4.      Get a medical evaluation with a good internist to see if you may have a Thyroid problem.  This can be a hidden cause of depression and energy problems.  Other possible physical causes:  If you have taken stimulant drugs such as cocain or amphetamines, the crash from those can drop people into a very low (dorsal vagal) state. Ecstacy and amphetamines deplete serotonin in the brain, creating an inability to feel good.  The doctor shouls also look for these potential contributors:  hormone issues (hypothyroid as mentioned above; low testosterone, or other insufficient hormones), underlying low-grade infections, nutritional imbalances, especially vitamin D deficiency, extremely low blood pressure, chronic injury or pain that may create either a body-wide inflammatory response, creating depression or an endogenous opitate reaction that mimics/creates depression, any signs of tumors in the brain, glands, or any place that could cause a depressive response, any systemic inflammatory diseases not listed previously.1

5.      Naturopathic Doctors are medical doctors with additional training in the digestive system and natural solutions to health problems, including depression.  Their thorough evaluations may help to uncover another physical contributor to your depression.

6.     If you live in a climate or work in a setting where you don’t get enough light, you may have SAD (Seasonal Affective Disorder).  In that case, purchase lights that can give you the light you need for a better mood.  Google “lights for Seasonal Affective Disorder.”

7.     A regular Yoga practice can be helpful in overcoming moods.  See Yoga for Depression by Amy Weintraub for more info.  


Bipolar Disorder

bipolar 350Bipolar Disorder was historically called Manic-Depression.  It implies moving from the highs of mania (high energy excitement that can be impulsive and rather chaotic) to the lows of depression.  The brain scan of bipolar disorder at left is found in Daniel Amen’s “Brain Atlas.” It helps to understand how a person could get excited intensely about one thing, and not be able to keep the focus going.  These overactive areas are separate, not connected to each other.

Building a Better Support System

Many people with depression report feeling isolated – because they have become isolated, gradually making choices that remove themselves from others.  Bowen Family Systems Theory calls this pattern of behavior “distance” or “emotional cutoff.”  It is highly associated with depression.   But the good news is it gives a natural antidote: connection.  This will feel odd, awkward, and “not right” at first, but give it a try.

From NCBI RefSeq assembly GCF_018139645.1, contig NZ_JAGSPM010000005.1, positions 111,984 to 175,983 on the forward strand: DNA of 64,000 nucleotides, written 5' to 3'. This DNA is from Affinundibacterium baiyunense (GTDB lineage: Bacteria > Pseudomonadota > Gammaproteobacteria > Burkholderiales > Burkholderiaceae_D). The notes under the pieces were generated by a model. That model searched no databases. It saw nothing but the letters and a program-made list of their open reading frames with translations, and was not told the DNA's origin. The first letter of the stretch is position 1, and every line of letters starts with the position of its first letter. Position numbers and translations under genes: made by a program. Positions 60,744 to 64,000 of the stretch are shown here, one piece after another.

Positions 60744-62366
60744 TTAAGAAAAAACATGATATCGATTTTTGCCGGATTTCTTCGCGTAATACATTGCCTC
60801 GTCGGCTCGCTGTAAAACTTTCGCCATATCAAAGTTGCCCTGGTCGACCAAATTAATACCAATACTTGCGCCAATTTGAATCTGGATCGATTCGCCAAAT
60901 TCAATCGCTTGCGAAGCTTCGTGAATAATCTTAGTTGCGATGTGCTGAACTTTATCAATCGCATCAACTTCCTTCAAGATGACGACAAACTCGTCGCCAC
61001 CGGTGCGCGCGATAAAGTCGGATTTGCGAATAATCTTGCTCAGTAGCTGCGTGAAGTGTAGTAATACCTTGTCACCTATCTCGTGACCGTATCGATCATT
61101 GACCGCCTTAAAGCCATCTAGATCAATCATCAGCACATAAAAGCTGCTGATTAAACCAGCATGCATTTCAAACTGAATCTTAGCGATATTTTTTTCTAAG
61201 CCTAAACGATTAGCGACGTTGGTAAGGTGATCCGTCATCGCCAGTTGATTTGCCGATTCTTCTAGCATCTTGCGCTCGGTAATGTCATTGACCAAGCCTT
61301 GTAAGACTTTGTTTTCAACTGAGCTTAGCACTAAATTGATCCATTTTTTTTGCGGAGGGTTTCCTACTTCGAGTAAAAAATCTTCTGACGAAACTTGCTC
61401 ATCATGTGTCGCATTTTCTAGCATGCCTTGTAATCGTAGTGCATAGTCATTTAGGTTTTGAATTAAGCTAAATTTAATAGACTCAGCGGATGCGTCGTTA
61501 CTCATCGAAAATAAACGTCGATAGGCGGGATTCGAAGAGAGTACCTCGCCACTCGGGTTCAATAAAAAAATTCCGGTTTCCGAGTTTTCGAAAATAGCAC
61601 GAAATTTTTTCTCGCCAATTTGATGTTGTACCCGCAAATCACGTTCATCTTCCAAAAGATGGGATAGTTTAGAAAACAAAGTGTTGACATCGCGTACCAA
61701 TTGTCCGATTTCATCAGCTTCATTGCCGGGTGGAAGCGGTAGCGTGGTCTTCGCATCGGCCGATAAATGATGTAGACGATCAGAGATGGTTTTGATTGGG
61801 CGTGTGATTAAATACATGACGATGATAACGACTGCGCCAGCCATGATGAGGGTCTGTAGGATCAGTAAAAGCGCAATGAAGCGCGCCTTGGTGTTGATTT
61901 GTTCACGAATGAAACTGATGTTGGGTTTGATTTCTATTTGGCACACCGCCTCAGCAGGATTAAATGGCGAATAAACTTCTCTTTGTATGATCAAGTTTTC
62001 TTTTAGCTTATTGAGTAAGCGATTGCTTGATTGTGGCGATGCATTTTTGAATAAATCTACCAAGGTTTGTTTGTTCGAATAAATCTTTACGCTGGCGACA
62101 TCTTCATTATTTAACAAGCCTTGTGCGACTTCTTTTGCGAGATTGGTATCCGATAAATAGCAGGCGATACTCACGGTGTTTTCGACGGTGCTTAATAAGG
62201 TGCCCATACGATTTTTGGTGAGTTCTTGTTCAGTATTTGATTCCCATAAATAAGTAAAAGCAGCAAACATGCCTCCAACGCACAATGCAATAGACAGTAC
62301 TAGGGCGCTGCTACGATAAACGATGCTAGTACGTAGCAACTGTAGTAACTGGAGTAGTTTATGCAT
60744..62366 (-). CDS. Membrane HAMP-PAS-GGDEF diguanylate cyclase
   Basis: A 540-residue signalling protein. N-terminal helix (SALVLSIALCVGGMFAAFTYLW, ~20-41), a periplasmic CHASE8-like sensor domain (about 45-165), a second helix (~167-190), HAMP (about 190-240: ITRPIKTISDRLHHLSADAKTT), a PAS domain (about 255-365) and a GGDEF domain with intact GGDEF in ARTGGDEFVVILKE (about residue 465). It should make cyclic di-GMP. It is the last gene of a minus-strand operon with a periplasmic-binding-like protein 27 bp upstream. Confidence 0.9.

If there are very difficult people to connect with, try connecting with other relatives of that person.  This can give new sources of relationship as you get curious about them and their life.  Sometimes the “difficult person(s)” get curious about you and your new relationships with these relatives.  It can gradually bring profound changes.  More about this vast subject can be found in a book called “Emotional Cutoff” by Peter Titleman, PhD.  It is written both for the public and for therapists.  There are fascinating case examples plus 3 therapists who share their own struggles with depression.  They describe how making relationship changes made a huge difference for them.  

At first, you may just try a little effort to connect with someone daily or at least every other day, or once a week, if that is all you can do at first.  It will make a major difference in overcoming depression, or coping with it when it speaks to you.  In fact, Bowen found connection alone helps to inoculate against stress.  It is recommended as essential to health and well-being to every person on the planet – not just those with depression.

How to Overcome Distance. 

Connect with people, let them know you will need some added support, and ask for specific little things.  Eye contact with caring people has been proven to help with depression.  So get together with kind, understanding people you trust pretty well.  Examples of support you might ask for: 

                          a.     Remind me of some of my strengths.

b.     Remind me of some of our good times.

c.      Let’s go to nature together, mountains, desert, ocean, etc.

d.     Go for a walk, hike or bike ride together.

e.     Let’s cook together.

f.      Will you garden with me?

g.     Are you the kind of friend I can ask to do laundry or clean together?

h.     Please pray for me.  (Research has proven that it helps, even if those who are prayed for don’t know that people who don’t know them are praying for them on the other side of the world.)

We wish you very well in healing from depression, restoring your strengths, gaining confidence and hope, one step at a time.  We EMDR therapists know it is possible.  We see it happening in our offices.  And our clients often report the progress they made in the past week.

This website lists EMDR therapists with the highest credentials of any EMDR directory.  All have been EMDRIA-Certified.  Thus, they give you the benefit of the full EMDR protocol..  Research has proven that the best results come from the dedication to the full eight-phase EMDR protocol. 

To Find our Depression Specialists:

Please click on FIND A THERAPIST, select your region.  Note the list of cities that forms under the region.  Scan down the list to ISSUES at the bottom.  Click on ISSUES and then scan the list to find DEPRESSION.  Choose from the Depression Specialists near you. 

If we do not yet serve your community, please go to, FIND A THERAPIST, and type in your zip code and click on CERTIFIED EMDR THERAPIST.


1From Robin Shapiro’s contribution to “Case Consultation: Unremitting Depression” in Journal of EMDR Practice and Research, Volume 7, Number 1, 2013, pp 39-44.